Addressing NAMB's chaplain evangelism luncheon June 14, North American Mission Board (NAMB) President Robert E. Reccord said nearly 2,500 Southern Baptist-endorsed chaplains sharing the Gospel in prisons as well as military, corporate and healthcare institutions are serving under divine assignment by God "for such a critical time as this.
Last year, nearly 14,000 people made professions of faith in Christ through Southern Baptist chaplain ministries. "You [chaplains] are the church going out where the church needs to be," said John Yarbrough, vice president of evangelism at NAMB.
During the luncheon at the Westin Hotel in downtown Indianapolis chaplains serving in the military, healthcare, and law enforcement fields also shared testimonies of God's work.
Michael Merrill, an Army chaplain reservist, who recently served six months in Kuwait, said he knew of more than 400 soldiers who made professions of faith in Christ and nearly 200 who were baptized. Merrill said as many as 600 soldiers attended the worship service he led each week.
"The prayer of a righteous man or woman does avail much," he said.
Sherry Blankenship, a chaplain with the Missouri Baptist Medical Center in St. Louis, shared how God prepared her for healthcare chaplaincy through her young daughter's death from Leukemia in 1996.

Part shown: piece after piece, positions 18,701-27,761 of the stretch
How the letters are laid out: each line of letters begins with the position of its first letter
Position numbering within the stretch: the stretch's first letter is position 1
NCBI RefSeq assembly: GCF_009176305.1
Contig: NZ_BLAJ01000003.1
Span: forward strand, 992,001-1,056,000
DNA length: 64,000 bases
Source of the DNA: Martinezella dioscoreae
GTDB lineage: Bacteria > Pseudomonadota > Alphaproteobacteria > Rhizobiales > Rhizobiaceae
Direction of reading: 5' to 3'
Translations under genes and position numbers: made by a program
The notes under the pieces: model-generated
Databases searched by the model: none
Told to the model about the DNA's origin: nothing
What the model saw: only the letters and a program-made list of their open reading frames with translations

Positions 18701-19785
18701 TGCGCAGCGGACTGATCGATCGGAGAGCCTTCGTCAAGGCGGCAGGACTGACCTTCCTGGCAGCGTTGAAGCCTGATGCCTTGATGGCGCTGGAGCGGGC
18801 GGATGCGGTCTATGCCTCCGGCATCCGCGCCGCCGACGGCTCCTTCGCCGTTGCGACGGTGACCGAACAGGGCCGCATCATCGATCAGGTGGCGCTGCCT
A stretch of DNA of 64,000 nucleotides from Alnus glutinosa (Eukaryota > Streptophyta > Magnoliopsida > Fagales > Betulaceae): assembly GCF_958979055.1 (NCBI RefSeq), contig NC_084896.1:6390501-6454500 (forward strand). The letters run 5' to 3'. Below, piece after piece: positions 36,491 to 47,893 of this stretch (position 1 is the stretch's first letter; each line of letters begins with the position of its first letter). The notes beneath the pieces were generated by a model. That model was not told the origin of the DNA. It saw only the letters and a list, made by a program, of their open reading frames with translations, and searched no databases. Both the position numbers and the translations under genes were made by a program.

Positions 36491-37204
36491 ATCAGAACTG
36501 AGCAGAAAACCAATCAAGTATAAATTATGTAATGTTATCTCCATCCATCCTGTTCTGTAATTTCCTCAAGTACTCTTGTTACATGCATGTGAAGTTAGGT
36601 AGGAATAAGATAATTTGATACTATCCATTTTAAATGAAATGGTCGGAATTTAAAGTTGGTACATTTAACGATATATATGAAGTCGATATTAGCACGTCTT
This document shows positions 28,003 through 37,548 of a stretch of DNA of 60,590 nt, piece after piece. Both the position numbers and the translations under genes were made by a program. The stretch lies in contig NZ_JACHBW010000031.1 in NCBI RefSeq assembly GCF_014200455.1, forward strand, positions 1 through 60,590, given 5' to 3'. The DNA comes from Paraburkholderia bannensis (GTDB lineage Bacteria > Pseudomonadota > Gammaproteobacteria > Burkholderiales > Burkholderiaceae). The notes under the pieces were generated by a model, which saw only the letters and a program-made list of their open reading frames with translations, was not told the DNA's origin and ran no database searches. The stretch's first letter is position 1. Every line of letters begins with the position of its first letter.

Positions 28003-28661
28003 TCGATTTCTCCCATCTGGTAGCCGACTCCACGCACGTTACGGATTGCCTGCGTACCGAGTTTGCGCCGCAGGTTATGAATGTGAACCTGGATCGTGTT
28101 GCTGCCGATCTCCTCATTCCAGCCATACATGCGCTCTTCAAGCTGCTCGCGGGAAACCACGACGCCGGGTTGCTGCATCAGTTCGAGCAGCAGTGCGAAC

Through her daughter's illness, Blankenship, her daughter, Anna Joy, and husband, Dwight, helped lead an oncologist, nurse and technician to place their faith in Christ before her death.
Blankenship said her greatest calling in life is to be a wife and mother, but she described herself as humbled and amazed to be used by God to help people -- heart attack survivors, for example, and hospital patients in their 80s -- discover eternal life in a personal relationship with Jesus Christ.
Larry Wynn, pastor of Hebron Baptist Church in Dacula, Ga., and a volunteer chaplain with the local police department, said his ministry to the law enforcement community has resulted in numerous professions of faith.
"God always opens the door to share Christ at one time or another," Wynn said. "I believe the church has to make a connection with the community."
During the luncheon, Reccord also said he disagrees with Christians who advocate abandoning public schools because of their increasingly anti-Christian climate. He described public school campuses as "one of the most significant mission fields in the world" and shared his vision for a day when chaplains minister regularly on public school campuses.
"I know there's a movement or possibly a stand by Southern Baptists to take their kids out of public schools, but how does that view reconcile with the biblical mandate to be salt and light?" Reccord asked.